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Sustainable IT – not a buzzword anymore but a reality!

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Technology has changed the way we work. The IT industry has been growing rapidly, given the digital acceleration triggered by the COVID-19 pandemic, and so has the carbon footprint caused by IT growth. IT and industry leaders must make sustainable IT a priority and embed it in their objectives.

IT has made its way to almost all the products and services consumed globally. From smartphones and computers to data and digital content, IT is everywhere. This means it will play an increasingly important role in sustainability.

Also Read: How to build efficient digital workplaces to support digital workforce

Unless greater consideration is given to energy consumption and environmental impact when designing IT products and applications, their direct environmental impact could be significant.

Current Challenges: 

According to a recent report by Capgemini, sustainable IT is still not a priority for most companies, with only 43% of executives stating that they are completely aware of their organisation’s IT footprint.

Even though half of these companies have implemented a company sustainability strategy, only 18% have a comprehensive strategy with defined goals and target timeframes.

Computers, laptops, and mobile devices account for more than 2% of human greenhouse gas emissions worldwide. The prime objective of green IT is to minimize the negative environmental effects of producing, operating, and disposing of IT products.

Not only tangible products but software and networking services can affect the environment too. Search results, for instance, can cause the emission of carbon dioxide due to the energy required to power a computer and to send the request to servers around the world.

Excess emission of carbon dioxide can ultimately lead to an increase in global warming. Data centres are always criticized for their demand and consumption of high energy.

Designing New Imperatives: 

Sustainable technological change will require a re-assessment of the roles of organisations globally. IT leaders and policymakers should increasingly address the challenges of identifying and implementing policies to build a strategic roadmap toward creating sustainable IT.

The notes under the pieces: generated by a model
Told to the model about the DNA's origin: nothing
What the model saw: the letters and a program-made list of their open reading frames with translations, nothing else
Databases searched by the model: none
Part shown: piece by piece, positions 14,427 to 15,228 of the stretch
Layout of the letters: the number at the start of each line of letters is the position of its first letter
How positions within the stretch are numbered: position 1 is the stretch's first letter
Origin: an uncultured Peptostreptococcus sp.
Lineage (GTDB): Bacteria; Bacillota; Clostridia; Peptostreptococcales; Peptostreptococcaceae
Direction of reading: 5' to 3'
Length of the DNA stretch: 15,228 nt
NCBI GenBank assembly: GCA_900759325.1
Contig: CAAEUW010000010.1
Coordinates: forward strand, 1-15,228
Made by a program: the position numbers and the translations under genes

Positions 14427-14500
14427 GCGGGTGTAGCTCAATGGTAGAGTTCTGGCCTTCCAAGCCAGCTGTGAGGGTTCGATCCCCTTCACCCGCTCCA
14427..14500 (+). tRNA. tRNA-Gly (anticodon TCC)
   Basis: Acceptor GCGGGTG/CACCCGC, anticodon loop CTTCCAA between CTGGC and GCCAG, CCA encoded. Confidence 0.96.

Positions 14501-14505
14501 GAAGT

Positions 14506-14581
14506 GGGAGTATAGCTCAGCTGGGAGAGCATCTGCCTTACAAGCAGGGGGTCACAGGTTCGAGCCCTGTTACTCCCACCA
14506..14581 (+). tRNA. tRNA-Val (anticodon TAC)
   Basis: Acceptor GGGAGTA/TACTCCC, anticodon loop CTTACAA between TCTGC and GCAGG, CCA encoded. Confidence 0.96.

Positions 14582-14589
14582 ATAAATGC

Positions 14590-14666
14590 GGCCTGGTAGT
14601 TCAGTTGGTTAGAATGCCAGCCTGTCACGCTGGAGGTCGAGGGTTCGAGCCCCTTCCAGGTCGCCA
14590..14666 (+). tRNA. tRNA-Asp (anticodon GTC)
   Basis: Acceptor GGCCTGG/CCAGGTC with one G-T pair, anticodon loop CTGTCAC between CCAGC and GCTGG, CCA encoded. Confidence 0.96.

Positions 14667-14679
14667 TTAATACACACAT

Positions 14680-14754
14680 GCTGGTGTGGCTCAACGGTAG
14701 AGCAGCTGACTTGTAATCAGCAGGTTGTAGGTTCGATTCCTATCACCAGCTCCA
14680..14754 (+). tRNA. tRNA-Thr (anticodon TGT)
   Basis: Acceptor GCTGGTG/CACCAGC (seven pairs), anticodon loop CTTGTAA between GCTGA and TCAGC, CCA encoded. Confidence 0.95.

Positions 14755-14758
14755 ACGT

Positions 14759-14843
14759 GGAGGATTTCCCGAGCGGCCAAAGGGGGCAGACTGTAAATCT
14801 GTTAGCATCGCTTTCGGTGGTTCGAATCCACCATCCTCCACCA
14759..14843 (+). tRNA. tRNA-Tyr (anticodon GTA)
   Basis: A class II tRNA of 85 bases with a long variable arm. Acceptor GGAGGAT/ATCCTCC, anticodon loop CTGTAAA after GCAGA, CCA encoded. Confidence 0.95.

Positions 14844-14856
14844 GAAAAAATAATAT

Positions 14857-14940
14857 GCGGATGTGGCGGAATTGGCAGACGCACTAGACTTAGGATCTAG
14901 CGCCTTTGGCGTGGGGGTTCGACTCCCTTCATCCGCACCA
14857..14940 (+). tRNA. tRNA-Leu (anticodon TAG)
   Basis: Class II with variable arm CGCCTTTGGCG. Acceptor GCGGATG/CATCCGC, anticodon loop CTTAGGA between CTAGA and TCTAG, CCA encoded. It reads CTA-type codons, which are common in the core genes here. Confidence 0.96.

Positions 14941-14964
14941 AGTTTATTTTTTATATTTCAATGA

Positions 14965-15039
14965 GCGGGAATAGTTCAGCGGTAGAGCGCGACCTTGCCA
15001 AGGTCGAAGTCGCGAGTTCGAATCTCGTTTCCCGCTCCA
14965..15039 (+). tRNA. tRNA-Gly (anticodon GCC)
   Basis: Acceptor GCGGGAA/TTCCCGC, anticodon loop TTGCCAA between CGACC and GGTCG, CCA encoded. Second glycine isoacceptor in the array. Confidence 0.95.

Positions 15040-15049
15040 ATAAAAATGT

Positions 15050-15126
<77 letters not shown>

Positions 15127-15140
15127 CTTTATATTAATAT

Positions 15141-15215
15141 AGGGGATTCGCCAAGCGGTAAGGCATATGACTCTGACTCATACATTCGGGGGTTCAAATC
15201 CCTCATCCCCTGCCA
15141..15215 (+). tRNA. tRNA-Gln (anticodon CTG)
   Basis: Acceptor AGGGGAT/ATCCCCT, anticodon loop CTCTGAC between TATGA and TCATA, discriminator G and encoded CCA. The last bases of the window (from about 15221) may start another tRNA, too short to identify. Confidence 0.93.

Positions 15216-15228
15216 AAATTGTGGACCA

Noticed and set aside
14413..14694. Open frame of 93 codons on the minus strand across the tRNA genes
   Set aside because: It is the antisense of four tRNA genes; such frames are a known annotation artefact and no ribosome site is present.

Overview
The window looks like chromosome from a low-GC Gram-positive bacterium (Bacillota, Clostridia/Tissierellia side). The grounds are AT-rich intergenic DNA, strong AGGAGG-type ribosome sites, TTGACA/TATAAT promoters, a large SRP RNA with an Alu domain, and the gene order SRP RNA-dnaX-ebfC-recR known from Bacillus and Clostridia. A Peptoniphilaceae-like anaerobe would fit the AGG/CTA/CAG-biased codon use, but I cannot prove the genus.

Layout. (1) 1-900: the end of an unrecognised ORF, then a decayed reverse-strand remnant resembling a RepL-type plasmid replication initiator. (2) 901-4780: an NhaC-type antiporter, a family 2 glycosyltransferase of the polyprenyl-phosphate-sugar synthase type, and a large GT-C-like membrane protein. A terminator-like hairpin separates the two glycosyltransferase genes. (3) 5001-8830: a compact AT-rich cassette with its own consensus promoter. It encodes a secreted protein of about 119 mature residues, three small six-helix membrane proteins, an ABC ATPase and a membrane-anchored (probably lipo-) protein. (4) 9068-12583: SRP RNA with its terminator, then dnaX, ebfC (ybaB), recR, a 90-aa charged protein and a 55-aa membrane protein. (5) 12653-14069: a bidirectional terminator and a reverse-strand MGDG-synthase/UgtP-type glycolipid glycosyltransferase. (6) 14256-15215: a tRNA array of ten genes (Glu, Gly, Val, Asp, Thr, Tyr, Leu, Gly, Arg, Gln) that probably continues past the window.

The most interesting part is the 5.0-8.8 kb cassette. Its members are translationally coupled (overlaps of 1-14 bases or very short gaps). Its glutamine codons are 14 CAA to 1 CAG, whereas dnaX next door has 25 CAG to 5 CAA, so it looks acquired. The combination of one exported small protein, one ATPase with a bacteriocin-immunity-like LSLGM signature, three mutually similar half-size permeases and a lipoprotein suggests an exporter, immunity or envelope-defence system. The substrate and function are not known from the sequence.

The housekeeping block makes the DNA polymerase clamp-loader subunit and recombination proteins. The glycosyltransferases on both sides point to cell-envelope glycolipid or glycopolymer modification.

Sustainable IT has three important aspects – social, economic, and environmental. And IT leaders must work on optimizing their products and services at all three levels and try to minimize the impact.

Addressing climate and environmental challenges requires expertise related to various solutions that can be adopted to mitigate the negative impacts. For instance, creating carbon-free energy technologies, recycling old products rather than creating new ones, etc. Economically, reusing resources can prove to be beneficial for long term sustainability by keeping the waste to an absolute minimum.

The new path toward carbon-free technologies will require establishing new value chains hosting leaders that can speak the green language and have domain expertise in solving the emission problems.

Way to Go Green:

Modern trends such as digital transformation, application modernization, and cloud computing can address the issues of energy and resource consumption. Large as well as small enterprises, can shift their on-premise applications to the cloud and reduce their energy consumption and carbon emissions considerably.

Compliance plays a critical role in transforming the industry into adopting green initiatives. Newer and greener environmental, social, and corporate governance (ESG) standards can push organisations to design and revamp their current business models to make them more sustainable.

Sustainability and minimized consumption of resources are the new social and economic imperatives. Sustainable IT will require changes in current processes, the type and number of resources used, and the products which are produced.

IT leaders must try to make their organisations green, ones that use resources more responsibly and organise industrial processes to minimize waste. This will pave the way to building sustainable businesses and will transform them to become truly zero-carbon enterprises.

As written by Neelesh Kripalani, Chief Technology Officer at Clover Infotech, and published in TechHerald

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